There is a season for everything in life. A season to burn bridges and a season to build them. Sometimes we can confuse the idea of burning bridges and a refusal to forgive. Forgiveness, the letting go of a perceived ‘debt’ that we think someone may owe us, does not mean we have to keep a bridge of connection intact. We can forgive and also recognise that some places are simply not safe anymore. They have become detrimental to our well-being. We can forgive and allow a bridge to burn. We need to give ourselves permission to live in peace and safety.

Whatever season you may be in, dear reader – may the bridges you build and cross be undergirded by hope and love. May you also find the courage to burn the bridges you need to, in order to live life to the full.

Stop telling me not to burn bridges. Some bridges are meant to be burned; some roads are never meant to be travelled again. 
Steve Maraboli –

Celebrating the Birth of the Homeless, Oppressed and Marginalised

“Christmas is built upon a beautiful and intentional paradox; that the birth of the homeless should be celebrated in every home.”
-G.K. Chesterton –

If we had to paint a picture of the Christ that many of us celebrate at Christmas, what would our portrait look like? If the sound bytes that accost us on social media tell us anything, we may get the idea that Christ is a bit like a Texan Ranger, ready to destroy the ‘enemy’ because obviously, God is on his side. The luxury hummer he drives would proudly display the number plate ‘blessed-to-be-a-blessing,’ and all his tweets would have #blessed at the end of it. He would healthy, wealthy and covered in gold dust, as according to the gospel of some, this is the way we are meant to live. Welcome to the idea of Christ, painted by a dominant, privileged consumer culture.

The history and backdrop that informs modern Christianity are complex. Over the centuries every generation has wrestled with what it means to follow in the steps of this Jewish rabbi, and every generation had authoritative voices claim they have found the way to absolute ‘truth’. Maybe we lost so much of Christ in the Constantine era? Or in the many ‘holy’ wars fought with great gusto amongst the factional faithful? Or by preferencing the voice of Augustine? Or the Reformers? Or the fiery depictions of Dante’s interpretation of hell? Today, the misplacing of the Messiah is often evidenced by everything that popular Christianity is against, and fear seems to be the flag flown high from the castles of so many of Christ’s representatives. So perhaps our true depiction of Christ should be this diminutive little person, hiding behind a giant wall in case ‘others’ invade and pollute the tightly held ideas of morality and godliness? Maybe this shrunken little figure sounds more like the shrieking seagulls of ‘Finding Nemo’ – ‘Mine, Mine, Mine, MINE!’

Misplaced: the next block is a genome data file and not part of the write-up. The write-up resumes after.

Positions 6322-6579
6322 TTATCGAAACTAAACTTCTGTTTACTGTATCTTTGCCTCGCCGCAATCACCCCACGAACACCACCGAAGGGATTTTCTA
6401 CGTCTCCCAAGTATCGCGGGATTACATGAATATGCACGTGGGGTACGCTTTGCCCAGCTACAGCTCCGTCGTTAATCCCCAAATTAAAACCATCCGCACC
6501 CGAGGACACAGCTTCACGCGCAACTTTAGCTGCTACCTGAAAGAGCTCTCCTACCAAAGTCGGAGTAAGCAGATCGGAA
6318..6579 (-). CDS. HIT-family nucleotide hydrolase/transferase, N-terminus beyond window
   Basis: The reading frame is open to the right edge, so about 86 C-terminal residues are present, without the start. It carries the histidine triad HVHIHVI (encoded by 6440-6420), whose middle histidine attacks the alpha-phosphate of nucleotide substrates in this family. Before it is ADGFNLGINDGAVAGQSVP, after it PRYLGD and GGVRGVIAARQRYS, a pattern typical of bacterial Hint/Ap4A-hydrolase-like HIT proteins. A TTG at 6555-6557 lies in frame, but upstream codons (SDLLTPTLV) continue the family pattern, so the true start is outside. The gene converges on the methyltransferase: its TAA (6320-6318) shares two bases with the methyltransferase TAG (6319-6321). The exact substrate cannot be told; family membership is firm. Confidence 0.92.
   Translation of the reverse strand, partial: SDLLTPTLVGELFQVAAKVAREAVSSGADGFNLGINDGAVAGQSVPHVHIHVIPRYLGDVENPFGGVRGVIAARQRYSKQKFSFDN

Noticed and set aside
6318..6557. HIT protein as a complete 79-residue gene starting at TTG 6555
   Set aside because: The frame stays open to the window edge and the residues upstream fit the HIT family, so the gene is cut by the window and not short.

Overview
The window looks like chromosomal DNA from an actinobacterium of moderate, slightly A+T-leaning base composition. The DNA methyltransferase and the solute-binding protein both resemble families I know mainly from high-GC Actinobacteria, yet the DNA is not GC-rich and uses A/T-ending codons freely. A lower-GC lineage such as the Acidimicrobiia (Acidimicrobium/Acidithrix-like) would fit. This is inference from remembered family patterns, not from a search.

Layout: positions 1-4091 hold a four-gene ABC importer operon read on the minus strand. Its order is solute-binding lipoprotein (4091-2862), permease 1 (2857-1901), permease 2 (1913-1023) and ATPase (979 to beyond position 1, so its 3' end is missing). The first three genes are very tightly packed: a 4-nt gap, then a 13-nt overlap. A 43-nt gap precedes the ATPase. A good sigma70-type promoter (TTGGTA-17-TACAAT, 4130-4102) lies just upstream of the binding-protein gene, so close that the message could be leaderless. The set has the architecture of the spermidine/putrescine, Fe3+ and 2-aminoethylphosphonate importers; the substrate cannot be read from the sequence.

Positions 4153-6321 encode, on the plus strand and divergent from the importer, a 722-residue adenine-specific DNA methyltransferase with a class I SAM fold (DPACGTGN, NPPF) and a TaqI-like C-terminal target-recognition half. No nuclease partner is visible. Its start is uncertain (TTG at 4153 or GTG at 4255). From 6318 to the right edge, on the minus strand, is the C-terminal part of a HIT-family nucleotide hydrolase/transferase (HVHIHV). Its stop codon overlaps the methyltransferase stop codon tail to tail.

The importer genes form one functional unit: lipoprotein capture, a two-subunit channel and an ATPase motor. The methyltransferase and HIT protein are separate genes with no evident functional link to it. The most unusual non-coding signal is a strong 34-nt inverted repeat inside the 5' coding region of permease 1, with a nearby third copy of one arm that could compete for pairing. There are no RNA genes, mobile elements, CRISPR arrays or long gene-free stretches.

Perhaps if we stop all the noise, engage in some critical deconstruction of current Christian discourse, and spend time reflecting, we come to a sobering recognition – we have ‘sanitised’ Christ into our liking and our image. This safe, disfigured Icon seems to join us in hating all the people we despise, justifying all our violence, agreeing with all our exclusions, shaming all those we shame … we have made Christ and Christmas into us – like a Christmas bauble that has our face on it. No wonder we lose our shit when people don’t want to say “Merry Christmas,” ultimately their resistance to our precious ideas confronts in us a form of deity-narcissism, carefully disguised in persecution and conspiracy theories.

The figure of Christ that walks through the pages of the Gospels seems very unperturbed about whether people are putting the right messages on cards and coffee cups! That doesn’t seem to rile this Incarnate One. Instead, he seems to get a lot more exasperated at, well, at the sectarian shenanigans that really have not evolved over the centuries. Things like religious institutions that have become money-peddling spaces of greed (John 2:13-17), pious power puffs who have become so inflated with a zealotry messiah-complex that they shut the doors of the kingdom to anyone who is not like them (Matthew 23:13), and the continual microscopic dogma examination whilst neglecting the weightier things of God – like love, mercy and justice (Matthew 23:23). I don’t think this Christ person was about making any of our enshrined political-religious traditions great again. He seems far more focused on describing a different way to his followers … where the last shall be first, where devotion is not bound up in what we think about hell or heaven, or whether we ‘sense’ God and have goosebumps – but whether we are feeding the hungry, providing for the destitute, welcoming the stranger, identifying with those on the margins, making the world a safer place for minority groups … When I read the gospels it seems this Christ of Christmas has a message for us all and it’s relatively simple: Don’t be an asshole! This cardinal contemplative notion seems to underscore the words we have of Christ that are in print today.